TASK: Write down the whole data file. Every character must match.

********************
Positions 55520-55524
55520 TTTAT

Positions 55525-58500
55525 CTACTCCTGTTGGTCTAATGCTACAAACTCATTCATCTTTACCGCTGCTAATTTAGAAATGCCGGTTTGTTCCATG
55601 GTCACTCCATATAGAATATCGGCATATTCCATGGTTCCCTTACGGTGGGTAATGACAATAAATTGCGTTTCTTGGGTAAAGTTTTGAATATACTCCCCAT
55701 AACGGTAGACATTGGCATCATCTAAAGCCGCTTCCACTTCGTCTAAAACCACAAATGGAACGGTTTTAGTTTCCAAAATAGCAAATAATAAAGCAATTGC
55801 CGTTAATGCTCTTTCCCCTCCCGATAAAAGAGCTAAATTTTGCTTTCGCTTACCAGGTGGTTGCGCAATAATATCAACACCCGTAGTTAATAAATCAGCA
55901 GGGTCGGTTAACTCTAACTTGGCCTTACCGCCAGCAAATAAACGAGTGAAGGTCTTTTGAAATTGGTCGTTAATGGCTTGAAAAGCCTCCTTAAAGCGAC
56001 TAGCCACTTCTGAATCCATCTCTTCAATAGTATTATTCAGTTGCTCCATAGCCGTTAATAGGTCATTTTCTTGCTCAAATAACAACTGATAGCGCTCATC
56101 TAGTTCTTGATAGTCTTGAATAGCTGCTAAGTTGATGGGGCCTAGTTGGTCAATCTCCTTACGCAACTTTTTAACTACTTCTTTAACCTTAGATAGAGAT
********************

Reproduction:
Positions 55520-55524
55520 TTTAT

Positions 55525-58500
55525 CTACTCCTGTTGGTCTAATGCTACAAACTCATTCATCTTTACCGCTGCTAATTTAGAAATGCCGGTTTGTTCCATG
55601 GTCACTCCATATAGAATATCGGCATATTCCATGGTTCCCTTACGGTGGGTAATGACAATAAATTGCGTTTCTTGGGTAAAGTTTTGAATATACTCCCCAT
55701 AACGGTAGACATTGGCATCATCTAAAGCCGCTTCCACTTCGTCTAAAACCACAAATGGAACGGTTTTAGTTTCCAAAATAGCAAATAATAAAGCAATTGC
55801 CGTTAATGCTCTTTCCCCTCCCGATAAAAGAGCTAAATTTTGCTTTCGCTTACCAGGTGGTTGCGCAATAATATCAACACCCGTAGTTAATAAATCAGCA
55901 GGGTCGGTTAACTCTAACTTGGCCTTACCGCCAGCAAATAAACGAGTGAAGGTCTTTTGAAATTGGTCGTTAATGGCTTGAAAAGCCTCCTTAAAGCGAC
56001 TAGCCACTTCTGAATCCATCTCTTCAATAGTATTATTCAGTTGCTCCATAGCCGTTAATAGGTCATTTTCTTGCTCAAATAACAACTGATAGCGCTCATC
56101 TAGTTCTTGATAGTCTTGAATAGCTGCTAAGTTGATGGGGCCTAGTTGGTCAATCTCCTTACGCAACTTTTTAACTACTTCTTTAACCTTAGATAGAGAT